By Kripa Krishnan Nov. 27, 2016
Selling sex toys in India is risky business, but a “wellness” website has found an ingenious workaround.
he living room is littered with white packages, seemingly innocuous envelopes, stuffed full and soft to the touch. Divya Chauhan holds one up for inspection. This particular package will make its way to a small village in Bardhaman district of West Bengal. The delivery address was too obscure for the courier company, so Divya, the co-founder of a start-up selling sex toys online, decided to route it through the local post office. A week from now, an unsuspecting daakia will deliver a vibrating dildo to a blushing boudi.
Even as Divya Chauhan, anointed the first female erotica entrepreneur by a national newspaper recently, is empowering women, one blushing boudi at a time, there’s no denying that selling sex toys in India is a tricky business. Section 292 of the Indian Penal Code punishes the sale of any object which falls under the rather subjective term “obscene”. And the pink, penile objects contained in these sterile white pouches would definitely fall under that umbrella term. So entrepreneurs like Divya find circuitous routes around it.
We are sitting in her living room, a tastefully done space in a recently gentrified, leafy Mumbai suburb which has been taken over by tech bros and bankers. The company’s co-founder and Divya’s husband Mrinal, is busy figuring out the logistics of the 50 orders they send out every week. He pores over the numbers but Divya is the face of this month-old operation. I don’t know whether he’s really busy or if he doesn’t like the conversation about the size of sex organs in India, but either way, his head doesn’t move from behind his laptop. So I’m surprised when Divya tells me that Mrinal would handle customer calls before the clients began to request for a woman – the requests would often go way beyond product assistance and verge into the territory of counselling.
They do not offer many pictures of the products they sell and the ones that do, have such strange names like “vibrating makeup brush” for a dildo and “fart extinguisher” for an anal toy!
Apparently, Indian women like their vibrators with a side of reassurance that they are not sluts for using them. So Mrinal would talk to these women, many of whom are married and worried that using a sex toy might ruin their vaginas for their husband. Others have questions about the chemical compounds in lubricants and then there are those details on the legendary Rabbit, the battery-fuelled hump-happy bunny that famously services woman better than any mortal man.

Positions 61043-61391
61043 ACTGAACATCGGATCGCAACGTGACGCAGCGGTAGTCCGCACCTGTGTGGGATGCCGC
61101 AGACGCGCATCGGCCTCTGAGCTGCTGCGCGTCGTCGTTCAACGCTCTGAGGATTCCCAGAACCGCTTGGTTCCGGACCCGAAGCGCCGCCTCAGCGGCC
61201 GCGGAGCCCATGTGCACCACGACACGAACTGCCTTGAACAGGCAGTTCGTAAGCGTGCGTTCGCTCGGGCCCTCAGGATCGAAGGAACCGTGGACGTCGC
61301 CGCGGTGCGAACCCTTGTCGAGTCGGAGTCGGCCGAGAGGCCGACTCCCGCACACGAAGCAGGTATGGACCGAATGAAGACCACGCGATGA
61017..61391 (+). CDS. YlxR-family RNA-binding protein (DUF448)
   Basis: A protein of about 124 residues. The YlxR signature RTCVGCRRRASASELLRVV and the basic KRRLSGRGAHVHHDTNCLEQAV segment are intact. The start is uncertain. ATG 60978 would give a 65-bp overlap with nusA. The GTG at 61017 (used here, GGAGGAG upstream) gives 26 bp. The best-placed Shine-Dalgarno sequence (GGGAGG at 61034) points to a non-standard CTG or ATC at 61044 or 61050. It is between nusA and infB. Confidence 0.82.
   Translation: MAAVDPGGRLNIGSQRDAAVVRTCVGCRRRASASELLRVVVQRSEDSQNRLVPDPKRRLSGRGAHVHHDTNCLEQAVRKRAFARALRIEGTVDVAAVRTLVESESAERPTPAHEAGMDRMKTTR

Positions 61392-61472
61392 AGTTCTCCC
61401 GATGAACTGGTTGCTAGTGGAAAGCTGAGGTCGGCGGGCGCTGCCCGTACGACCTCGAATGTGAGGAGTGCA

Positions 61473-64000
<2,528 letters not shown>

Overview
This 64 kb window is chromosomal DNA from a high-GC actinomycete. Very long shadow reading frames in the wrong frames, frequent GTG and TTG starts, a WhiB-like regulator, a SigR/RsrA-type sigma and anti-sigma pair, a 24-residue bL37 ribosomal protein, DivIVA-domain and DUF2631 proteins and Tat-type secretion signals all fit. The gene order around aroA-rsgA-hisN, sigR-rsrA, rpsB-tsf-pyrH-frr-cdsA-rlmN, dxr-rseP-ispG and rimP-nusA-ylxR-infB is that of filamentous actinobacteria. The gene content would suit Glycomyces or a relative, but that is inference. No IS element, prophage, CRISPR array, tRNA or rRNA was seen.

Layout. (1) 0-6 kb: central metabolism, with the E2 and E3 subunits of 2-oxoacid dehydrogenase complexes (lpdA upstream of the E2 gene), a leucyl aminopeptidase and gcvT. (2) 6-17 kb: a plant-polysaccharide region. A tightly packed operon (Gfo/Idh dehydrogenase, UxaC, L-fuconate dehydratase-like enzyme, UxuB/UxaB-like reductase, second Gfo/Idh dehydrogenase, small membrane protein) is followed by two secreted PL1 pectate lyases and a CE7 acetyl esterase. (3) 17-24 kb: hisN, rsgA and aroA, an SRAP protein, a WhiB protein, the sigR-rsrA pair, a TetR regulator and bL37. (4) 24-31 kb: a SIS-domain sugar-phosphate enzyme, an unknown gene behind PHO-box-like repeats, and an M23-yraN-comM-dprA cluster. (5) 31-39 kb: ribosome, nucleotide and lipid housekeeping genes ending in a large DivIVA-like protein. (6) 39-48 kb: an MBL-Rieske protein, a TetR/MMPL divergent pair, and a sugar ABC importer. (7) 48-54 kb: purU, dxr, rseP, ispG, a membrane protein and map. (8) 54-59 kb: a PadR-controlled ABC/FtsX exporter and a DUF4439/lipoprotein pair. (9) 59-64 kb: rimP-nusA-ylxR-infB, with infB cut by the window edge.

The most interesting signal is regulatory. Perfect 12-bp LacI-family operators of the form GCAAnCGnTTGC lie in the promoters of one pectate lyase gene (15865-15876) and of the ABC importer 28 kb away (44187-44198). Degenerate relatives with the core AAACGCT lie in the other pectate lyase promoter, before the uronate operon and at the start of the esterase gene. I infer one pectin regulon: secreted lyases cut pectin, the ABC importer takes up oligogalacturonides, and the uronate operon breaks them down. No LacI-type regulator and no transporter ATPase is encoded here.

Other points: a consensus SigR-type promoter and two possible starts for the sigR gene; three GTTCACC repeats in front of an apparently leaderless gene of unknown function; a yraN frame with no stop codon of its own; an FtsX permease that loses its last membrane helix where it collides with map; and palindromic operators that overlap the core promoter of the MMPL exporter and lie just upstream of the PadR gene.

Divya tells me that she fields a lot of the queries on her personal phone number. But this Saturday evening, her mobile phone is silent. And so is her husband, but detached as he seems right now, Divya assures me he is wholly on board with the idea.
Divya lost her job last year after her unit at a MNC was dissolved. When she decided that she wanted to make a living selling imported erotic equipment instead, Mrinal decided to quit his job and join her.
Mrinal and Divya dared to begin their journey thanks to a small legal loophole of Section 292. They simply don’t present themselves as an “adult website”; they do not offer many pictures of the products they sell and the ones that do, have such strange names like “vibrating makeup brush” for a dildo and “fart extinguisher” for an anal toy! Here you see happy, fully clothed couples smiling in bed, a glamorous woman at the helm of a yacht, and a section dedicated to lingerie and costumes, including a sexy cop. None of the models are Indian and the word sex or pleasure is not to be seen anywhere on the website. A blog entry about a woman’s first sexual encounter sticks to euphemisms for genitals and lovemaking like “opening” and “build-up”.
“We want to tell people that having sex is a healthy thing,” says Divya. “So our website is not an adult website but more of a wellness enterprise. That is how we look at it.” My instinct is to laugh out loud but Divya is straight-faced. To her, mixing the pursuit of pleasure with health doesn’t seem ludicrous at all. It’s all part of survival if you want to do business in India.
I arrange my face to an appropriately formal mask and ask her what is the most popular item in their catalogue. “Massagers,” says Divya, without blinking. “Neck massagers.”
This time I burst out laughing.
Kripa Krishnan is a Delhi girl living in Mumbai, she is a hunter-gatherer of information and has spent the past decade justifying her love of both Germaine Greer and misogynistic rap.